Although the reconciliation bill encapsulates the agenda demanded by tens of millions of voters who elected President Joe Biden and put Democratic majorities in the House and Senate, an ongoing "power grab"—led by several corporations and trade associations that represent them, such as the Chamber of Commerce and the National Realtors Asscoaition, and supported by aligned right-wing lawmakers—has put its passage in jeopardy, the report notes.
"We pulled the curtain back on corporate America to find they were trying to put Congress in a headlock," People's Action campaign director Sondra Youdelman said in a statement. "Now, Congress needs to do its job, fight these bullies, and pass a budget package for the people."
While "corporate influence to stop progressive change is nothing new," the report states, "the concentration of wealth and monopoly powers in recent years has added fuel to the flame."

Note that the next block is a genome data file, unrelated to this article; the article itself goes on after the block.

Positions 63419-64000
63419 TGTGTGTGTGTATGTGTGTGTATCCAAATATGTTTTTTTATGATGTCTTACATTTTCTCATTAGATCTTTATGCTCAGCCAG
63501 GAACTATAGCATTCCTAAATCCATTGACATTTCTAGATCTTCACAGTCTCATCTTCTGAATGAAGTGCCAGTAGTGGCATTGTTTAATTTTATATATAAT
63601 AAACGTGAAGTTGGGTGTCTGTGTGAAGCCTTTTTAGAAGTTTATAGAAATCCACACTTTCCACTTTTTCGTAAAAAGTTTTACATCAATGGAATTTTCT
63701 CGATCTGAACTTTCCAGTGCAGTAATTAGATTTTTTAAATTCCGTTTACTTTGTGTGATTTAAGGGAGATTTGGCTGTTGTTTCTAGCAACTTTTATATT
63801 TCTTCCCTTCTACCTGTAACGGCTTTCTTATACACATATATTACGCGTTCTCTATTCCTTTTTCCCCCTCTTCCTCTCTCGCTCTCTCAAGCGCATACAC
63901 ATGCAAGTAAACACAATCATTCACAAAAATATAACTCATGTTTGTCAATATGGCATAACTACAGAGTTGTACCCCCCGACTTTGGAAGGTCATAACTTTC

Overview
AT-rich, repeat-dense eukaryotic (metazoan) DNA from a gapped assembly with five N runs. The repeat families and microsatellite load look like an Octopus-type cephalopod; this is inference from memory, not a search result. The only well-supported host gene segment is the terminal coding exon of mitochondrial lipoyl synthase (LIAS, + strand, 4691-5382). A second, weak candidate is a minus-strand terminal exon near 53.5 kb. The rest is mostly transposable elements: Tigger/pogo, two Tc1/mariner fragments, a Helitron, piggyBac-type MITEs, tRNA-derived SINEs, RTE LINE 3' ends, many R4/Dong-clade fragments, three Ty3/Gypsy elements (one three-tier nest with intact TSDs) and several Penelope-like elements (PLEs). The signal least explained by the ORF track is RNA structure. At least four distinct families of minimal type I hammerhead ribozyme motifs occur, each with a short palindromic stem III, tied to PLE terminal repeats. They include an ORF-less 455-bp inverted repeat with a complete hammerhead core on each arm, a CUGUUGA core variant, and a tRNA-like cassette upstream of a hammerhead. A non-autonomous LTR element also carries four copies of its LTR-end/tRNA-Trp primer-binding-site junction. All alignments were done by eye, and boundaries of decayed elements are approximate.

"Corporate America wants to keep profits high and taxes low forever," adds the report. "They simply don't want to pay their fair share. That's why they're throwing millions of dollars into lobbying, campaigns, and political advertising to divide us and get legislators to back their agenda of permanent inequality."
The report highlights anti-democratic corporate spending and opposition to the Build Back Better Act's proposed reforms in the following six key issue areas, all of which are backed by a majority in the U.S.: increasing taxes on corporations and the ultra-rich, lowering drug prices, providing affordable healthcare, investing in public and affordable housing, tackling climate change, and providing a pathway to citizenship for undocumented people.
For each issue area, the report explains measures included in the reconciliation package, shows polling results indicating popular support for the proposed investments and policies, and details what corporations are doing to obstruct the bill's passage.